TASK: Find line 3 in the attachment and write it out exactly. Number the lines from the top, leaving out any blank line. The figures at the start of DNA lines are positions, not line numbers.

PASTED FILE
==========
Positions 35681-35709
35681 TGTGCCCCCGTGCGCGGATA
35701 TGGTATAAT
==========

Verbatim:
35701 TGGTATAAT